Not only does traveling teach others about you, but it can also teach you about your own culture. Every time you go to a new location, you unlock a part of yourself you didn’t know existed. For example, when I went to Paris for the first time in high school, I learned about how many black Americans in the 1920’s hopped the Atlantic and settled in the City of Lights. Many did this because they felt race was not as much of a hindrance to living a happy life in Paris as it was in America. There were more job opportunities, a booming arts industry, and less violent racism. I found it so interesting to learn about how people like me lived in other countries in the past, and are still living there today. Traveling to Paris expanded my mindset and, in a sense, gave me a newfound sense of my own identity within the world and its history.

Last but surely not least, travel has the power to make the variety of race seem minuscule compared to the unity of humanness. What I mean by this is that through exploring new areas, speaking to new people, immersing yourself in a different society, and catching a glimpse into how others live, similarities across cultures are more evident than any differences could ever be. We all struggle to find ourselves. We all get lazy, grumpy, giggly, frustrated, happy, and jealous at times. We all laugh at our own jokes, have secret crushes on people who don’t know who we are, and have blood flowing through our veins. You get the point. But mostly, we all want to just be happy.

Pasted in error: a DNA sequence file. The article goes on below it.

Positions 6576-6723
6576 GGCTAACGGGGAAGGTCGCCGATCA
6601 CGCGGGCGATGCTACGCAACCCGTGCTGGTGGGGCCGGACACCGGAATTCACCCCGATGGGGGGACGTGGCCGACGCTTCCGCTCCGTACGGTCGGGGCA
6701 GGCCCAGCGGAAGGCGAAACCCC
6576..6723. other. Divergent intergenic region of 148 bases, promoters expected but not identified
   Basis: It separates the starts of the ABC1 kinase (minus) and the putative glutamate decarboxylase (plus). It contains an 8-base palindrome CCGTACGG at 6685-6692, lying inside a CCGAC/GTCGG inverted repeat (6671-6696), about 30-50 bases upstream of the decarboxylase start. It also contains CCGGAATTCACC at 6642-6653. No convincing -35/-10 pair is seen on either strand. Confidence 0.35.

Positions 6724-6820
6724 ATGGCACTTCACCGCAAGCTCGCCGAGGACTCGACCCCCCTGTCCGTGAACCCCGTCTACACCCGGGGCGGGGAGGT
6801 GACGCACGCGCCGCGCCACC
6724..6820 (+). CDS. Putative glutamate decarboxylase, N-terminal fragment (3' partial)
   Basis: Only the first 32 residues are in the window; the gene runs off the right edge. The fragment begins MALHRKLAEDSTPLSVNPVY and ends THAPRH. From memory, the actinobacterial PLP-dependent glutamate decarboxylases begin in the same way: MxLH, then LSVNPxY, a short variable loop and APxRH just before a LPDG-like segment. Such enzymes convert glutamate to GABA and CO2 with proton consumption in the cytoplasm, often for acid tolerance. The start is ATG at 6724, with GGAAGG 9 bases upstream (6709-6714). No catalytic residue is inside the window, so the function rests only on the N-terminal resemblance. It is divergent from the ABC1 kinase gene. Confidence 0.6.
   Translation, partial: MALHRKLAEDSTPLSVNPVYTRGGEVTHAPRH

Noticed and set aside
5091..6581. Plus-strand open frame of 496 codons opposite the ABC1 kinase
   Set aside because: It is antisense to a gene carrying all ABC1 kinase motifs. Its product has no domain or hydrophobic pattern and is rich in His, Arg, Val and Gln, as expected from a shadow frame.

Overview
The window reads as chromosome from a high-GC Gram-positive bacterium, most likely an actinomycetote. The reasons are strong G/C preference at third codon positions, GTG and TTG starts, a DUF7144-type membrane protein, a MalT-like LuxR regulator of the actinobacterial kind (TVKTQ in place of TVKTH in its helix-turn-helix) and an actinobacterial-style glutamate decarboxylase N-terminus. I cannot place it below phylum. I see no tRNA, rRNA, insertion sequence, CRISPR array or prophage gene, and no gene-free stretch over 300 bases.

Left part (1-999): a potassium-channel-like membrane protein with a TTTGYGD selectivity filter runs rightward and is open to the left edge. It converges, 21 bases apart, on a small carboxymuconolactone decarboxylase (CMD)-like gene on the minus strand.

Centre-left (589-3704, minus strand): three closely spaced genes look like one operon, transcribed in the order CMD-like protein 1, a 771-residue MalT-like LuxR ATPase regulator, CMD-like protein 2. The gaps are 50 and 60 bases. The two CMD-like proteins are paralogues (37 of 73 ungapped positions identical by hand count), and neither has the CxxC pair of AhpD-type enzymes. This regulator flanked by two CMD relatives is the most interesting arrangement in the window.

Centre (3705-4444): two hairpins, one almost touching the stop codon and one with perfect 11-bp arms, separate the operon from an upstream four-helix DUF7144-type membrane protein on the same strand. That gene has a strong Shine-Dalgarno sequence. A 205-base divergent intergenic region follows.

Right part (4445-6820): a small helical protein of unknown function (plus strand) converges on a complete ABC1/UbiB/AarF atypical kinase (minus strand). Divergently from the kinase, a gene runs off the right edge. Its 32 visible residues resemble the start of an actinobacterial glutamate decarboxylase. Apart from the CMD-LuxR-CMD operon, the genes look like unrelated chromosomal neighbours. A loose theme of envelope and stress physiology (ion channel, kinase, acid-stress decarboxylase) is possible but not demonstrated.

So, whether you are thinking about traveling to another country, a new town, or a new school, I want to encourage you to go for it… for yourself, and for all of us.

Image: Jay Mantri

CollegeCulture

This past weekend I went out for Greek life recruitment at my college. It was an amazing experience and I would do it all over again in a heartbeat. But what I realized the most during this process is how important it is to be you and stay true to yourself, no matter how corny and cliché that may sound.